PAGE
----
By Anna Hanssen
I was born in Bergen April 5th 1908 to Inga and Oscar Christensen and was baptized in Johannes “kirken”. My brother Johan was born in 1912 and my sister Inger in 1914.
My father was a machinist and was often away from home several years at a time.
I went to Sofia Lindstrom’s Pike Skole for four years. In 1917 my father left the ship and settled in Brooklyn. He worked in Olsen’s Shipyard. In August 1918 my mother, brother, sister and I sailed to America. We took the train to Kristiania and stayed a few days with my aunt Julia Lampe. Then we boarded the S/S Bergensfjord. World War I was still on so the ship had to get permission from the Germans to leave Norway. The ship was so crowded that we had to share our cabin with another lady and her baby. People were sleeping in the lounges and there were three table settings.
Shortly after we sailed there was an epidemic of Spanish Flu. Many people were very sick and at least six died on board. One was a mother who had three children. There was a funeral at sea outside Halifax. When we came to Brooklyn the ambulances were waiting to take the sick to the hospital.
My father was waiting on the pier for us. He had rented an apartment and furnished it at 5309 6thAvenue. The apartment had five rooms and a bathroom. That was quite a change – no wooden tub to take bath in.
My mother had two uncles and families living here so we had a wonderful welcome.
In September I started school at P.S. 94. That was quite a change for me. I had gone to a girl’s school and now there were boys in the classes. It didn’t take me long to learn English. I had help from one of the girls whose parents were Norwegian and she had cards. One word I kept having trouble with was church. I kept spelling it “kirke”.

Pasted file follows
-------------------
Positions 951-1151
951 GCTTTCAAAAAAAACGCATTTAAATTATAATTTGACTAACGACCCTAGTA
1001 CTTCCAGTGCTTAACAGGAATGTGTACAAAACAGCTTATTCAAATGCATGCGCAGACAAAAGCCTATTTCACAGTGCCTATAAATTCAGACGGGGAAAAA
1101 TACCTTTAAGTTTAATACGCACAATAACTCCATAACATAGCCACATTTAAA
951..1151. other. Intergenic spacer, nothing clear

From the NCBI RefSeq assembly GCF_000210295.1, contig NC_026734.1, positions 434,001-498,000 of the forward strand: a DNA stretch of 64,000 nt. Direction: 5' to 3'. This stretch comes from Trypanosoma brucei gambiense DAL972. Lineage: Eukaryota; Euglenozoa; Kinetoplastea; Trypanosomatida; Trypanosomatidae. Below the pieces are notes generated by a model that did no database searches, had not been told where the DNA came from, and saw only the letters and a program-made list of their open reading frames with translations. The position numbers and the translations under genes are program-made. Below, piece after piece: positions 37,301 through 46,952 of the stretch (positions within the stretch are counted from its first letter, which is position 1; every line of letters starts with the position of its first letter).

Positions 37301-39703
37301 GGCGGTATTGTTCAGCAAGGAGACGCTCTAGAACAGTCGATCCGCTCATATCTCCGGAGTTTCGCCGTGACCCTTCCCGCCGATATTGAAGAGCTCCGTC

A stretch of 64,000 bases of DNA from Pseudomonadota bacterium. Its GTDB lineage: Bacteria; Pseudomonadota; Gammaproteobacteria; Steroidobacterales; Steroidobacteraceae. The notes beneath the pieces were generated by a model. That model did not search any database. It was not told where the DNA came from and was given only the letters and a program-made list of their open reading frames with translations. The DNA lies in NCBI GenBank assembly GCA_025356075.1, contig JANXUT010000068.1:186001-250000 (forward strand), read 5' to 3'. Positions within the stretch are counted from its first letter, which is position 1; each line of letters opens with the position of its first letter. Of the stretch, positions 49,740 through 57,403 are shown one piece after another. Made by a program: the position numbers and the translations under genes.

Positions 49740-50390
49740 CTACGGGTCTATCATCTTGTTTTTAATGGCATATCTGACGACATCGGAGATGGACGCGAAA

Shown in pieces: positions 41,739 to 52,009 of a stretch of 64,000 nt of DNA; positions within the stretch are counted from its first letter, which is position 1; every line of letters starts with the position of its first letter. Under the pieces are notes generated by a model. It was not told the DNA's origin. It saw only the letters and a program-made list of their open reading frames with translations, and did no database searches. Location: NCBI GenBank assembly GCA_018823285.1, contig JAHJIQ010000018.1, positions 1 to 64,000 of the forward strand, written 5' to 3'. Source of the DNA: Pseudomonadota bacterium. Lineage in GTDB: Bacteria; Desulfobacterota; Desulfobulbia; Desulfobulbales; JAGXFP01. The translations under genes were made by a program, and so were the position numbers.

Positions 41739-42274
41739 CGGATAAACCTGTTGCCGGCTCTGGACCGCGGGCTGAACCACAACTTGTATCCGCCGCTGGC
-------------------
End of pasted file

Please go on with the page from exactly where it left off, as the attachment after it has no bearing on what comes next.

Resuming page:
I will never forget November 11th, 1918. The school was let out, the church bells were ringing and people were out in the street celebrating.
Our first Christmas was at my mother’s aunt and uncle’s house on 68th St. It was a real Norwegian Christmas going around the tree and singing all the familiar song and hymns.
After some time my father got a job on a United Fruit ship and started sailing again. In 1921 my sister passed away; she was 7 years old. When the school was over, we moved to 315 68th St. I started school at P.S. 102.
I started working after I was confirmed at the age of 16. I worked for the telephone company at the Sunset Exchange on 52nd St., and it later became Sister Elizabeth’s Maternity Hospital
In 1926, I met my husband, Haakon Hanssen, also from Bergen. He came over in 1923 and worked in Philadelphia till 1926. We became engaged in 1927. He was 8 years older than me. We were married in 1929, at Zion Lutheran Church. The wedding dinner was at the Norwegian Club. In July 1931, our daughter Gertrude was born at the Lutheran Hospital. Dr. Pedro Platou was my doctor.
In 1934, Union Carbide called my husband back and we moved to Charleston, W.VA. We lived in a small town outside Charleston, St. Allians. I was expecting my son that Christmas so we went to Brooklyn for Christmas and I stayed till May. My husband had rented a house in Charleston.
In 1944, we bought a house in St. Allians. In 1946 our youngest Anna Marie was born, it was starting a new family.
In 1952, we went to Woodlock Pines to Svenningsens. My daughter Gertrude her husband there and they were married in November. She moved to Brooklyn. Her husband’s name was Gustav Tallaksen. They have 5 children, one son and five daughters. Gus Tallaksen passed away in “96
In 1962 my husband retired from Carbide and we moved to Bethel, Connecticut. Anna Marie finished high school there and four years later she met her husband. They were married in 1966. They have two sons and now live in Baltimore. My son joined the Navy and met his wife in Australia. They have three children and live in Virginia.
In 1968, we moved to Brooklyn and bought a house on 7th Ave. In 1972 my husband had a heart attack so we moved to Toms River to Holiday City. My husband passed away in 1984 and in 1985 I moved back to Brooklyn where I still am.
The family still celebrates Christmas Eve and they always attend the 17th of May parade.
In 1998, I celebrated my 90th birthday. They had a party for me at the Danish Club. There were about 50 guests including great grandchildren. My niece and nephew and his wife came over from Bergen as a surprise.
So far I’m doing fine.
October 7, 1999